I was a big Trekkie growing up (Picard is better than Kirk, any other opinion is preposterous). The Star Trek canon featured a mirror universe, a twisted version of the primary universe where our heroes’ evil twins resided, and evil Spock sported a beard.
As a content marketer, I’ve been staring evil me right in his fetching beard these past months—“evil me” being the snake oil merchants of #FakeNews. We are starting to see the full picture of Russia’s intervention in America’s last presidential election. One Buzzfeed analysis found that viral fake news stories—or as I prefer to call them, lies—generated more total engagement on Facebook than the top election stories from 19 major news outlets combined.
And let’s be clear why this propaganda machine is content marketing’s evil twin: these campaigns were all, effectively, content marketing strategy. The value proposition we offer our clients through content marketing is telling the right story, to the right audience, at the right time. That philosophy would be familiar to Russia’s Internet Research Agency, who served 3,000 ads (!) to 126 million people (!!!) in the lead-up to the 2016 vote. One story claiming that Pope Francis endorsed Donald Trump hit nearly one million impressions alone.
So, Evil Spock’s got a beard and an ad budget.
This onslaught comes in an era of crisis for mainstream media. Newsrooms are shrinking while the last journalists standing are experiencing enormous pressures for their time and attention. As GCI Canada President Joe Peters has pointed out, this negative trend is tempered by the fact that the continued credibility of mainstream media makes them more influential than ever—and recent survey data shows that Canadians now trust journalists more than they have in a long time.
But the problem isn’t media’s power—the problem is how many pens it has left. Fewer journalists means fewer stories told and investigated.
Enter content marketing’s good guys. Whether sponsored content in traditional media, digital publications, thought leadership, simple Facebook ads, or everything else in between, content marketers now occupy a larger share of the information ecosystem than we ever have before. And as Uncle Ben would say, “with great power comes great responsibility.” What can we do as content marketers to play a positive role in democracy—creating a more informed citizenry, and a richer public conversation? Here are my three recommendations.
First: let’s do more to connect experts with audiences.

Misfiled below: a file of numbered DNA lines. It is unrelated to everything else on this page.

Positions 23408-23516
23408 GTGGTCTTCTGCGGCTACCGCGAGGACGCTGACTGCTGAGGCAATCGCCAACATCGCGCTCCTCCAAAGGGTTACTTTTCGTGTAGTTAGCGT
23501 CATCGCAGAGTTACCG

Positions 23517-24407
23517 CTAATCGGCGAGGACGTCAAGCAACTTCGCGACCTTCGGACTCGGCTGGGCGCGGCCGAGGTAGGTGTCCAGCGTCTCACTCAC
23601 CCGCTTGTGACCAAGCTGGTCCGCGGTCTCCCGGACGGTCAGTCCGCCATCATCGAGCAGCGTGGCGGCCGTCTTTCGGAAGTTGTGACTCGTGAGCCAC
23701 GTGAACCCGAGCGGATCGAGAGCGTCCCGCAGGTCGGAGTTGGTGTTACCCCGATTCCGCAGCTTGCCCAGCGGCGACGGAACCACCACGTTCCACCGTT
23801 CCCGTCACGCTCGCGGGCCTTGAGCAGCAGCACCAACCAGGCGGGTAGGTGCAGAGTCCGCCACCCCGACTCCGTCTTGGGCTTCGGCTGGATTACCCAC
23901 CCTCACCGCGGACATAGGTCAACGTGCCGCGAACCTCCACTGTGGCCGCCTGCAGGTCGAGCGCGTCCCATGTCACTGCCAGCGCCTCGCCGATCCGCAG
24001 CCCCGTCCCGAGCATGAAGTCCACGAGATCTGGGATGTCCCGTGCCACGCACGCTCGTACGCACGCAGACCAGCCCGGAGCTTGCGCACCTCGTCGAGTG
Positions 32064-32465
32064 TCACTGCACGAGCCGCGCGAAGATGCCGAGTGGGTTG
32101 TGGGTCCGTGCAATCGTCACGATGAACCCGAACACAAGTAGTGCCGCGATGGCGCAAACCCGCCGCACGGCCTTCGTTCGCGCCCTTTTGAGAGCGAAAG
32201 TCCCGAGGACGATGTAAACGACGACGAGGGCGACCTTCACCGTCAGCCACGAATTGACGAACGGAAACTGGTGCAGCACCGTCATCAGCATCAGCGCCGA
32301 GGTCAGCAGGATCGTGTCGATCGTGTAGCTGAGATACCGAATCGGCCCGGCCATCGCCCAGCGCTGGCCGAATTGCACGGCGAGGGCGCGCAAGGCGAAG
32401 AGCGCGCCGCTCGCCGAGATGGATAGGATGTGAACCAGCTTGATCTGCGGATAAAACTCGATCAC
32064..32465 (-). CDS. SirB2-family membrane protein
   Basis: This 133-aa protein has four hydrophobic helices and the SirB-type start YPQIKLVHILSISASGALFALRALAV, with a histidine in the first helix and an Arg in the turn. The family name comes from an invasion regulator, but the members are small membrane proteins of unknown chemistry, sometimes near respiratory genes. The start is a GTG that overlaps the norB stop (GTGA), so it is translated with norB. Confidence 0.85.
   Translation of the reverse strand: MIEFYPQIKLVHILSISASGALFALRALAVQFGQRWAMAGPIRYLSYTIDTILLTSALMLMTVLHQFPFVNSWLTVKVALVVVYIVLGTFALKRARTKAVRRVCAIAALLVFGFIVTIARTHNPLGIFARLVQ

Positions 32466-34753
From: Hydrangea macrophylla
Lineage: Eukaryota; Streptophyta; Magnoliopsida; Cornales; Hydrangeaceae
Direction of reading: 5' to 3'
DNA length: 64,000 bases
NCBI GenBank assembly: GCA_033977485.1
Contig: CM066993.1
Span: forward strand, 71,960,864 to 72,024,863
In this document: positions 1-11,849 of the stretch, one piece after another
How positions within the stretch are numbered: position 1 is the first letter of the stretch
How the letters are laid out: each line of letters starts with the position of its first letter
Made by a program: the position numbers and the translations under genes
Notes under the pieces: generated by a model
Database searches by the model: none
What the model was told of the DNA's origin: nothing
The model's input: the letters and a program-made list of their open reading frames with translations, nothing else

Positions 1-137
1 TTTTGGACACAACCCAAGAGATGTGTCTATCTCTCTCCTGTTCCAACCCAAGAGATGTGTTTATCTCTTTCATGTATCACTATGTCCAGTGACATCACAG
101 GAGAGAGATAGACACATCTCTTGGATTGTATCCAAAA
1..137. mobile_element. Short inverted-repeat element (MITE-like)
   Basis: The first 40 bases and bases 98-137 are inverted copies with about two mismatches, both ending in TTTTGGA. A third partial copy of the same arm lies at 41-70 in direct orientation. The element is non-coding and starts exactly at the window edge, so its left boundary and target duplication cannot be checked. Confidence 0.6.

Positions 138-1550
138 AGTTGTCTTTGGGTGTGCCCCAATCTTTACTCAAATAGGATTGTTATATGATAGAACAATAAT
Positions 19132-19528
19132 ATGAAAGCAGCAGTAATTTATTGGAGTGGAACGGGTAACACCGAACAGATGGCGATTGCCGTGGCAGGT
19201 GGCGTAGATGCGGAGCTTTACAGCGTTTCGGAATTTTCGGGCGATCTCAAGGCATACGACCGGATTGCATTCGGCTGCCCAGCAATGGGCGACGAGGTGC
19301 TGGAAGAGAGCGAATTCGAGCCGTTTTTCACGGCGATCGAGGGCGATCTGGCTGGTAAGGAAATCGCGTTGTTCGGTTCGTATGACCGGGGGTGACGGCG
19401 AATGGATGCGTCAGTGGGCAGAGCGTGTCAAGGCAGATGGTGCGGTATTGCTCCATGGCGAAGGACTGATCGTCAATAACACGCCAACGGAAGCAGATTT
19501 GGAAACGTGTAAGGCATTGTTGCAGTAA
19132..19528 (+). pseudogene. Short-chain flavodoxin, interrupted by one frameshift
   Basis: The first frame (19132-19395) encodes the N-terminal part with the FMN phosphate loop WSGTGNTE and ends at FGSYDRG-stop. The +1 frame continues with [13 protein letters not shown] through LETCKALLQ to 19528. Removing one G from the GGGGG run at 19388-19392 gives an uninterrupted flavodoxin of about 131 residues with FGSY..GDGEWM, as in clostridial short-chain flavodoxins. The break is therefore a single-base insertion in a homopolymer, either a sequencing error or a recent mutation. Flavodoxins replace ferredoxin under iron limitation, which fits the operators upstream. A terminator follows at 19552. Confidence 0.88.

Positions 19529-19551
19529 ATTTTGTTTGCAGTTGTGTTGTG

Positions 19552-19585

My proudest moments as a content marketer happen when I can profile a Certified Smart Person™—a credible and educated thought leader who would otherwise struggle to find voice in a public forum. One of the joys of content marketing is trying to put together information and audiences like puzzle pieces—helping people with certain interests hear ideas that will interest them. At its best, content marketing makes that connection happen. This approach benefits clients immensely. Real expertise, after all, speaks confidently for itself.
Never Miss a Story
Second: let’s do more to tackle bad information head-on.
Different clients have different appetites for proactive response. Some would rather keep their heads down and let falsehoods float by. Others prefer to aggressively call out lies wherever they appear. Obviously, everything should be evaluated on a case-by-case basis. But we can no longer afford the luxury of assuming fake news will simply disappear into the Internet’s ethers. We should make a habit of calling out fake news wherever it appears—and clients shouldn’t be afraid to fight content with content, and get the facts out fast.
Third: let’s tell more of the stories that traditional media used to tell.
Journalists, by far, remain the information ecosystem’s most credible storytellers. But they are a shrinking share of the storytellers, while content marketers are an increasingly larger share. That doesn’t mean we shouldn’t strive for journalistic integrity in our work, however. We will never be as credible as the media—our clients are not disinterested actors, after all. But we can endeavor to strive for journalistic standards: in truthfulness, accuracy, fairness, public accountability and more. It will allow us to tell stories that benefit the public conversation.
I’ll end on this note: content marketers can’t stick our heads in the sand. We must be part of the solution. This is our evil twin, after all—fake news (particularly fake news weaponized through amplification) is a bastardization of our own discipline. We fight it by telling the truth, supporting real journalism, and adding positive information to the public conversation. Let’s send bearded Spock back to the mirror universe.